There has been a lot of discussion lately about how best to value the stock market. Do we use Nobel Laureate Robert Shiller’s CAPE model? Do we use Warren Buffett’s market cap-to-GDP model? Price-to-forward or trailing earnings?

There are all kinds of valuation methods we can look at. In fact, there are so many that based upon your own personal bias you can undoubtedly find one that supports your position, whether you believe stocks to be incredibly cheap or extremely expensive.

Last week Josh Brown shared the chart below which suggests that most measures show stocks are cheap:


The problem with this is that most of these indicators only go back to 1986! That barely covers more than a couple of complete market cycles.

Of course, if we look just at recent history, stocks are going to look pretty cheap because recent history includes a couple of the largest financial bubbles in human history. In relation, today’s valuations look like a bargain. It’s like a retailer who marks an item’s list price up 200% and then advertises a 50% discount. It sounds cheap even though it’s really still a 50% markup from the original price.

To get real perspective on valuations we have to look at data that includes more than just one or two complete cycles. And like anything else, the more data (time and cycles) we have the more accurate our analysis can be. This is one reason the CAPE, or Shiller p/e, is so popular; it incorporates over a century worth of data:

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Based on this model stocks aren’t nearly as expensive as they were during the 2000 internet bubble but they are also about 50% more expensive then their average over the entire time. But this is only one measure. If more data gives us a more accurate picture then we should look at other methods as well.

In addition to prices relative to earnings we can look at prices relative to revenues:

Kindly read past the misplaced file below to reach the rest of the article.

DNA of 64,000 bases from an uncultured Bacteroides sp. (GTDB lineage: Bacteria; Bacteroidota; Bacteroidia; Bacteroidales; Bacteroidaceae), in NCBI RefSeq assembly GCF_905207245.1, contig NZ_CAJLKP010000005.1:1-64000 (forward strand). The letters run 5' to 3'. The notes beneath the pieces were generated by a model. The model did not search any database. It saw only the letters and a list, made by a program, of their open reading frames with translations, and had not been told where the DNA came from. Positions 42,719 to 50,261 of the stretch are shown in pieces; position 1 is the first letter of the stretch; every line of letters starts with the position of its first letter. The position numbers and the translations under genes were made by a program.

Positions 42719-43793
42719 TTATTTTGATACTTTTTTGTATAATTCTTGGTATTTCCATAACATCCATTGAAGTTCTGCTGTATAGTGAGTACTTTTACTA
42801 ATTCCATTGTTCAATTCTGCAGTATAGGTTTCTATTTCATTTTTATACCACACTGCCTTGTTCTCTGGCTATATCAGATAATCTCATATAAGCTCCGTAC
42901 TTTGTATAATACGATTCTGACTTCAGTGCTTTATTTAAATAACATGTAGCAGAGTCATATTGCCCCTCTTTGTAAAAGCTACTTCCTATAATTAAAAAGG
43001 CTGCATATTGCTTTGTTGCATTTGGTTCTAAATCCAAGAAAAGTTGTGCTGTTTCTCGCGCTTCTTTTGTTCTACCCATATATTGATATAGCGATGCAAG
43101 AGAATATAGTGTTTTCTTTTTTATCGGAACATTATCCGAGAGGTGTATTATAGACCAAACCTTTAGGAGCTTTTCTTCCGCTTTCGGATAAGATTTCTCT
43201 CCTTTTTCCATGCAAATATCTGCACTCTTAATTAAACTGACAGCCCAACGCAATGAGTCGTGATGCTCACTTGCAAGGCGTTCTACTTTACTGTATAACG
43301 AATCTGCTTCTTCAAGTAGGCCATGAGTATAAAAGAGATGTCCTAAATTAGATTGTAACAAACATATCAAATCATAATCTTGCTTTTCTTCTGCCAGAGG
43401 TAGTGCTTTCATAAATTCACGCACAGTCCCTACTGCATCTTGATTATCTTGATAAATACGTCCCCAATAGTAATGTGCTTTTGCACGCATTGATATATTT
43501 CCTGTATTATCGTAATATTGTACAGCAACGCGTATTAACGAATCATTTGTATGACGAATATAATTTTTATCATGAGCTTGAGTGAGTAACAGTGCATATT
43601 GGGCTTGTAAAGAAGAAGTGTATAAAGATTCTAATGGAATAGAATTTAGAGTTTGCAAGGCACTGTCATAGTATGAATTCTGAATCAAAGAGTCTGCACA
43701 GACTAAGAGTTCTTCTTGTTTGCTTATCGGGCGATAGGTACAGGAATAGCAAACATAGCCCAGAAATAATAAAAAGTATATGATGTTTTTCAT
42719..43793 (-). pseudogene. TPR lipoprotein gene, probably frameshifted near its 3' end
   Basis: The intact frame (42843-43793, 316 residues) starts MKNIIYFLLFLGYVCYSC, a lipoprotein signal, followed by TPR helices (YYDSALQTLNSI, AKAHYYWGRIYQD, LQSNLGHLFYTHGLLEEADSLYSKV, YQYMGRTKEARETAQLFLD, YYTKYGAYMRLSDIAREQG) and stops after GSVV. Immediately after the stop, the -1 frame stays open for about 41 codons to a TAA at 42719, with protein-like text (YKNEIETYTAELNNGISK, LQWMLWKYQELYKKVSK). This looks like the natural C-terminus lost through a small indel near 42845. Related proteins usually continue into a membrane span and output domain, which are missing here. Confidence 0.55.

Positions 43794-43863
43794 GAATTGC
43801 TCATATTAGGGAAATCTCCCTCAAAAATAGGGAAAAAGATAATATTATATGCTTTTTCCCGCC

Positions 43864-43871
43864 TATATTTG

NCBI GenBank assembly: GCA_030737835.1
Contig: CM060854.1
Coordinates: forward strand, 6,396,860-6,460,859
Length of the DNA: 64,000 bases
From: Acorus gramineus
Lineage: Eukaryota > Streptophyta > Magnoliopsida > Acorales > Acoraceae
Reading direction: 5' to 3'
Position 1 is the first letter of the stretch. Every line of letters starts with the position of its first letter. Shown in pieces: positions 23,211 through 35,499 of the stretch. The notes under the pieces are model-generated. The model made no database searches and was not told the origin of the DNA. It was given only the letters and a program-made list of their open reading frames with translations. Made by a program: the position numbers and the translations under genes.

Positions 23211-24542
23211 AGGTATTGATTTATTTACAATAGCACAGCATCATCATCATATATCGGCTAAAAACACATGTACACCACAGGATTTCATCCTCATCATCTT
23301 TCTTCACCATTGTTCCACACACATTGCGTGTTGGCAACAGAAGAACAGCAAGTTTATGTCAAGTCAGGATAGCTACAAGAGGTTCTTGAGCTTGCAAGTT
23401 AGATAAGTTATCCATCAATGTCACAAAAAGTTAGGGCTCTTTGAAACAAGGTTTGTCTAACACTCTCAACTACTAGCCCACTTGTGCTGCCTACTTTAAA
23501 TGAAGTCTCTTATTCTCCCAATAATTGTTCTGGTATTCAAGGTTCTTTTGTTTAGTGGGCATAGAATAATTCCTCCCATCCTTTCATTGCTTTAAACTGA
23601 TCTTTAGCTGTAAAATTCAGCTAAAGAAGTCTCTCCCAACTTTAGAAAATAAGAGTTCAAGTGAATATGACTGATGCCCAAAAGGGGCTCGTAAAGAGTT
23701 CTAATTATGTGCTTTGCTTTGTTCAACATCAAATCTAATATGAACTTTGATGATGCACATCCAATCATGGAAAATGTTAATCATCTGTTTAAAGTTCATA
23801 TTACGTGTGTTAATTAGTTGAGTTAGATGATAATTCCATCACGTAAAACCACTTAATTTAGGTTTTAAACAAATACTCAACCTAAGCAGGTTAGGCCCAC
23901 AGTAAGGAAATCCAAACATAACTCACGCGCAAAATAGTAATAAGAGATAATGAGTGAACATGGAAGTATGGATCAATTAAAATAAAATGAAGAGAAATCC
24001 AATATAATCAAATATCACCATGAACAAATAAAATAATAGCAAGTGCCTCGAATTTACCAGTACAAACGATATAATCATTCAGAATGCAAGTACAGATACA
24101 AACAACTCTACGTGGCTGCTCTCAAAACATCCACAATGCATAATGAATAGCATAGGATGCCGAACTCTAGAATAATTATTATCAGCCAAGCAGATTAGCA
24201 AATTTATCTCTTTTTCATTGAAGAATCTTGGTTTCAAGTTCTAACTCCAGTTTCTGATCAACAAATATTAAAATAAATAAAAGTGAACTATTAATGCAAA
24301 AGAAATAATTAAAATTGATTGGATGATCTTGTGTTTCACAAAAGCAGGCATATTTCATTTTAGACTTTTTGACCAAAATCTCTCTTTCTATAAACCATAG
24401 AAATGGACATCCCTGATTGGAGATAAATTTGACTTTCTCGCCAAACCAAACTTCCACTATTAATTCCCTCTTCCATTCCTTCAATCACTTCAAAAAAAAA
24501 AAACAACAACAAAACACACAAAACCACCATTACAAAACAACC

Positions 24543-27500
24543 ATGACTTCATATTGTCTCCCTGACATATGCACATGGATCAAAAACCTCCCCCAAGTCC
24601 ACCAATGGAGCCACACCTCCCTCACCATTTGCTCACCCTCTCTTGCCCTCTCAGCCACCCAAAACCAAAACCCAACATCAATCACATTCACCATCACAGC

Again, stocks look expensive – not as expensive as during the bubble but very expensive relative to 65 years worth of data. (What’s nice about the chart above is that it is very predictive: it correlates very closely with subsequent equity returns.)

A third measure to consider is stock values relative to their assets:


This measure also shows that stocks have rarely been as highly valued as they are today. And that makes three different measures (price-to-earnings, price-to-sales and price-to-assets), each with over 65 years worth of data, that suggest current stock valuations are much higher than average.

Bulls will say that the CAPE is inflated because of the earnings depression during the financial crisis. They will say that we shouldn’t include data from the Great Depression because it doesn’t apply to modern times. They will say Warren Buffett’s favorite valuation tool is compromised because companies now earn more overseas. They will come up with all kinds of reasons why these measures are no longer valid. But this is a common refrain:

Frankly, most debates about valuation methods can be easily settled by the data, but the same arguments emerge at every market top: “It’s different this time. The critics are wrong. Profit margins are fine. Valuations should be higher. And stocks are going up.” It’s a useful reminder that what may have been an unsettled debate on these points in 2007 was quickly followed by a 55% plunge in the stock market, and in 2000 by a 50% plunge. –John Hussman

The fact that there is a debate at all should be a warning in itself. Investors only need to rationalize the data like this when they have become irrationally bullish. Rational investors would do well to take heed.